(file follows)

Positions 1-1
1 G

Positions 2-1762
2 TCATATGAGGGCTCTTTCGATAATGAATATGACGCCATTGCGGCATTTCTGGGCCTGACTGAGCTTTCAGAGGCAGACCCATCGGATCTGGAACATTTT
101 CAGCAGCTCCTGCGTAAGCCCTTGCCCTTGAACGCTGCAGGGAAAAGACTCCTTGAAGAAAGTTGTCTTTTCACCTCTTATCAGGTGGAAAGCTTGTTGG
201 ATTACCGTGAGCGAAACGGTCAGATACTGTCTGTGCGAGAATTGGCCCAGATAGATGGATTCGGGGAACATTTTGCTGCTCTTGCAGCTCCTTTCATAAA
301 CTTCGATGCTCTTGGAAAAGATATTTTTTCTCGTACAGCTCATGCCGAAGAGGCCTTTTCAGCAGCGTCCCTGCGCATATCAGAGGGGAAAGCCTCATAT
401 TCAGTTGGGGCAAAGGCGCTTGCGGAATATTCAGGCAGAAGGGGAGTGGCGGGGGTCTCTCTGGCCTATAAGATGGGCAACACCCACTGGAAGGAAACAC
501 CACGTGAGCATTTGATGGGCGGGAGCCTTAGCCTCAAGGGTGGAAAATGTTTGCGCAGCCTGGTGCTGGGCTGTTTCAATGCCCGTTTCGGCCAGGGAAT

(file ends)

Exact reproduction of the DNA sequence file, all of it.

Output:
Positions 1-1
1 G

Positions 2-1762
2 TCATATGAGGGCTCTTTCGATAATGAATATGACGCCATTGCGGCATTTCTGGGCCTGACTGAGCTTTCAGAGGCAGACCCATCGGATCTGGAACATTTT
101 CAGCAGCTCCTGCGTAAGCCCTTGCCCTTGAACGCTGCAGGGAAAAGACTCCTTGAAGAAAGTTGTCTTTTCACCTCTTATCAGGTGGAAAGCTTGTTGG
201 ATTACCGTGAGCGAAACGGTCAGATACTGTCTGTGCGAGAATTGGCCCAGATAGATGGATTCGGGGAACATTTTGCTGCTCTTGCAGCTCCTTTCATAAA
301 CTTCGATGCTCTTGGAAAAGATATTTTTTCTCGTACAGCTCATGCCGAAGAGGCCTTTTCAGCAGCGTCCCTGCGCATATCAGAGGGGAAAGCCTCATAT
401 TCAGTTGGGGCAAAGGCGCTTGCGGAATATTCAGGCAGAAGGGGAGTGGCGGGGGTCTCTCTGGCCTATAAGATGGGCAACACCCACTGGAAGGAAACAC
501 CACGTGAGCATTTGATGGGCGGGAGCCTTAGCCTCAAGGGTGGAAAATGTTTGCGCAGCCTGGTGCTGGGCTGTTTCAATGCCCGTTTCGGCCAGGGAAT